The sixth series of time travel fantasy Outlander, the new Downton Abbey movie, Vanessa Hudgens' latest Princess Switch movie, a second series of Neil Forsyth’s hit crime thriller Guilt and the BBC drama A Very British Scandal were among the other productions to film scenes in and around the city during 2021.
An official report for Edinburgh City Council has revealed how the Scottish capital and surrounding areas saw a resurgence in filming last year despite the impact of Covid restrictions on the industry, with 2021 the second most lucrative year on record.
New studio facilities in Leith and Bathgate used for the filming of The Rig, Anansi Boys and Good Omens are said to have been crucial in boost the value of the sector to pre-pandemic levels, when the city was attracting feature films like Avengers: Infinity War, Fast & Furious 9 and Eurovision.
The number of local crew members registered with the Film Edinburgh commission has increased to 387, up 14 per per cent on 2020, with 149 full-time studio jobs said to have been created in the city.
The Lost King shot for 42 days across the city, while Princess Switch 3 spent 38 days on location in and around Edinburgh. The Rig was filmed across 90 days between March and July in Leith last year.
The new report, by Film Edinburgh commissioner Rosie Ellison, states: “Film Edinburgh recorded 270 filmed productions over 693 days. There were 345 enquiries about filming, with a conversion rate of 78 per cent.
"The economic impact on the local economy from these productions was £13.9m, which was significantly higher than anticipated.
"While the number of filming enquiries and productions in 2021 remained slightly below pre-Covid levels, the economic impact was lifted to the value in previous years when the city hosted major Hollywood blockbusters.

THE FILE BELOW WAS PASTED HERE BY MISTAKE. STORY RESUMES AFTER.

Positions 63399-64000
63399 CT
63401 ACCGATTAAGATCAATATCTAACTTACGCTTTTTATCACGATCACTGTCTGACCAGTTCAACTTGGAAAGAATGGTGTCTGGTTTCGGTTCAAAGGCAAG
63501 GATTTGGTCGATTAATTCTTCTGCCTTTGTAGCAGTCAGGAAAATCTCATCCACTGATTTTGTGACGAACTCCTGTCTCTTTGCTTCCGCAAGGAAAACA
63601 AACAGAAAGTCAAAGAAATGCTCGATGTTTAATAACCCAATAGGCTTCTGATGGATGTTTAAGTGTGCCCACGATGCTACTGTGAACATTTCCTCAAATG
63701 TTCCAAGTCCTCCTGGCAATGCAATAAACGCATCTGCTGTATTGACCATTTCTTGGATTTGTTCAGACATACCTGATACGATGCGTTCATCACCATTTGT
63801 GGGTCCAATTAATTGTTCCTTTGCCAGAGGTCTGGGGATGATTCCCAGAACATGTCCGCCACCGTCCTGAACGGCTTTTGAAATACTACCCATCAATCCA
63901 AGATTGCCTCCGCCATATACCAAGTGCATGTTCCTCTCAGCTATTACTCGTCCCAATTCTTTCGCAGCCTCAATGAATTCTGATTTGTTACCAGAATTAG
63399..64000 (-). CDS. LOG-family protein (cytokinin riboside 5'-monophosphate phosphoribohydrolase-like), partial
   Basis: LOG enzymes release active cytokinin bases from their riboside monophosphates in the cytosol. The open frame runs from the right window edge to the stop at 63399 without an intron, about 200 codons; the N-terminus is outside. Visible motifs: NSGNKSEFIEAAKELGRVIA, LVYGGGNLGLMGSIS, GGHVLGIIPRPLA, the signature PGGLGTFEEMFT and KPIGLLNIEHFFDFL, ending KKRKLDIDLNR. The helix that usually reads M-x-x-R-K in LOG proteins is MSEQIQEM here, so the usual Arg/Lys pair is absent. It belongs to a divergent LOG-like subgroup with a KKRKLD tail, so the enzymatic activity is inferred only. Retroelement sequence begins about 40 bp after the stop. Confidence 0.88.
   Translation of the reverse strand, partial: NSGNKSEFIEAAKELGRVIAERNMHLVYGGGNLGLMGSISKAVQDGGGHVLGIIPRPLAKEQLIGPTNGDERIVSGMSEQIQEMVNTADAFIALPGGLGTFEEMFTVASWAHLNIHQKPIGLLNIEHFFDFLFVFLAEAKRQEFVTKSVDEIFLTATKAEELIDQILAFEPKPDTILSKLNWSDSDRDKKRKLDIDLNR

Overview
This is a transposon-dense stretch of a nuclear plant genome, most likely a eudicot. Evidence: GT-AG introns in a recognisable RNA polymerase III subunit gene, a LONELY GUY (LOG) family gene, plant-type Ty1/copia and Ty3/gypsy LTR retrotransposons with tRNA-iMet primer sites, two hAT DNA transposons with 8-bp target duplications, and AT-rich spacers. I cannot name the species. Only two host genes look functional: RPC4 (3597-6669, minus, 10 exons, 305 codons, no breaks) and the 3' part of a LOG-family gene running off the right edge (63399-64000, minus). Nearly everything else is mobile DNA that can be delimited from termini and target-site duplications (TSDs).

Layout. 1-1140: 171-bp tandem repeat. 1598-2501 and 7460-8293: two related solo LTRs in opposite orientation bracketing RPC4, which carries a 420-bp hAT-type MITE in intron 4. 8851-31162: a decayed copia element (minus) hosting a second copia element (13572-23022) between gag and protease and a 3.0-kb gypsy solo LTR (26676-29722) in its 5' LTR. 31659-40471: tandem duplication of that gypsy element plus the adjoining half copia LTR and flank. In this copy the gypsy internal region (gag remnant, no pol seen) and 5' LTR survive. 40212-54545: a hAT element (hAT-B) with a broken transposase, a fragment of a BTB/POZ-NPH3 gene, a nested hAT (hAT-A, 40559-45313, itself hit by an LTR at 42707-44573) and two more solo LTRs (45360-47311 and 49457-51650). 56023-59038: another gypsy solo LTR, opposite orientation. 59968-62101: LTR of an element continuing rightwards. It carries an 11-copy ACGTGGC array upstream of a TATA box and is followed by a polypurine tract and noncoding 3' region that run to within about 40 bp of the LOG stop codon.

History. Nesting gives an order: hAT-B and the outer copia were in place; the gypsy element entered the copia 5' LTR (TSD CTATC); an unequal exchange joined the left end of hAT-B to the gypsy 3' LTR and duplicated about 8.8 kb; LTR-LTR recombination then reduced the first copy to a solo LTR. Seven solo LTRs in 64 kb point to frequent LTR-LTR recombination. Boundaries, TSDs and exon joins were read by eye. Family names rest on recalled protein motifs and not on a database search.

"This is explained by the impact of having three major drama productions based for both their preparation and filming: The Lost King, which was based in the city for four months; The Rig, which was based in Leith’s FirstStage Studios for eight months and Good Omens which, while based in the Pyramids film studio in Bathgate for nine months, used Edinburgh for cast and crew accommodation, transport and other local services, as well as exterior location filming."
Amy McNeese-Mechan, the council's culture and communities vice-convener, said: “It’s fantastic that Edinburgh continues to attract filming projects and this report shows the breadth of work filmed throughout the year, from Hollywood feature films to commercials and documentaries.
“It is testament to the film office that the impact on our streets and residents is limited whilst the economic impact for our city is maximised.
“We welcome filming for the economic benefits, employment opportunities and on-screen promotion it brings.
"The £13.9m delivered to the local economy from recent productions is not only even higher than anticipated, but we can see that the city is reaping the benefits of our new film studio in Leith.”